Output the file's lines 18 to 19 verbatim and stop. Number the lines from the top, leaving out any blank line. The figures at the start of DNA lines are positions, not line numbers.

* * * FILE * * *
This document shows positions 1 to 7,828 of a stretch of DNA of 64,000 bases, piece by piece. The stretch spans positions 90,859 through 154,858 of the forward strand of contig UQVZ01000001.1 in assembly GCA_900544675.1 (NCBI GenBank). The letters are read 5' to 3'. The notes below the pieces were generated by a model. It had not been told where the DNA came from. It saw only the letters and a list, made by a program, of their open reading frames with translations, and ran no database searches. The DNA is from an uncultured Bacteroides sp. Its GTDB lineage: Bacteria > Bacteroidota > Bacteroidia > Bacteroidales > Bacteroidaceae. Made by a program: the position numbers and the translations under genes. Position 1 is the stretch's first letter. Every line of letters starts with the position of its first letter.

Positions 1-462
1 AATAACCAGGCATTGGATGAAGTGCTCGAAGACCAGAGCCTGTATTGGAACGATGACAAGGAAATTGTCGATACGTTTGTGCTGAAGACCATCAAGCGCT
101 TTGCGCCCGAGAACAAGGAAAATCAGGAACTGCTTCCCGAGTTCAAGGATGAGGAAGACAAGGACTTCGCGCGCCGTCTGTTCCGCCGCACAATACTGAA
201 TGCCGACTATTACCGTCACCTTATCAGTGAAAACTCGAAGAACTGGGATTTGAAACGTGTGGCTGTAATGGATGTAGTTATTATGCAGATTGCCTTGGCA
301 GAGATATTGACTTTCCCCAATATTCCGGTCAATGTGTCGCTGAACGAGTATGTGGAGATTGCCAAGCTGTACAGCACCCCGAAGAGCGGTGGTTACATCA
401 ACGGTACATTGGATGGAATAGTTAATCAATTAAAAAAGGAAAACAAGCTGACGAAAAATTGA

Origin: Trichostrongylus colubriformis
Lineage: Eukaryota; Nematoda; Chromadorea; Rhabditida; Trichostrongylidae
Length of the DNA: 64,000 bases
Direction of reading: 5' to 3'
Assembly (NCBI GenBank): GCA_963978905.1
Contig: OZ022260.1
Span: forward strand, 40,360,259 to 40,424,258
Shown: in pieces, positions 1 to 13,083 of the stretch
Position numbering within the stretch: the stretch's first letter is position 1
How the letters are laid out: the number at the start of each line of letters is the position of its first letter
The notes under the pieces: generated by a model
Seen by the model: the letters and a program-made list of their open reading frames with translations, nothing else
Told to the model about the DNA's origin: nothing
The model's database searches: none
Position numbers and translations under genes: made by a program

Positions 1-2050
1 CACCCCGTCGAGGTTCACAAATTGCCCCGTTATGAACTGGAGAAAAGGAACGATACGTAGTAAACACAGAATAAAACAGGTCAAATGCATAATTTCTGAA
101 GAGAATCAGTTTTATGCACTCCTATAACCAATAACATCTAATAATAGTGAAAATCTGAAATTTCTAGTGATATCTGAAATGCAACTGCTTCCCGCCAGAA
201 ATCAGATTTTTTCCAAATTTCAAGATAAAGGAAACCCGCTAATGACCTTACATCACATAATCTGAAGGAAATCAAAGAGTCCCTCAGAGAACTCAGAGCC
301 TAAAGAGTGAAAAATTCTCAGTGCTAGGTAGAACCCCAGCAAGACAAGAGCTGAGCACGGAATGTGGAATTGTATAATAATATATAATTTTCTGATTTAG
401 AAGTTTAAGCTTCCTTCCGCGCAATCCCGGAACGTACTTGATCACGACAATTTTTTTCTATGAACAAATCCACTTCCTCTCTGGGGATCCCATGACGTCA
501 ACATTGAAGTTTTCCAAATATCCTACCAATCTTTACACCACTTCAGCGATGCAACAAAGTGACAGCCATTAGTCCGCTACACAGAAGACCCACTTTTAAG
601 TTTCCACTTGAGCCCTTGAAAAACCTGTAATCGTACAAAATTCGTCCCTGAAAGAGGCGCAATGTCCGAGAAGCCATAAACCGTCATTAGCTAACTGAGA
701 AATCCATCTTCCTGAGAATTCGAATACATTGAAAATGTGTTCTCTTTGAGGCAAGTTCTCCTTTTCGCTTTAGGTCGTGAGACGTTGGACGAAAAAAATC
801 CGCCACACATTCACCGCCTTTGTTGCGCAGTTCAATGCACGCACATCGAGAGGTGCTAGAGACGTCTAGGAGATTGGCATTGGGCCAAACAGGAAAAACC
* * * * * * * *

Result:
The notes under the pieces: generated by a model
Seen by the model: the letters and a program-made list of their open reading frames with translations, nothing else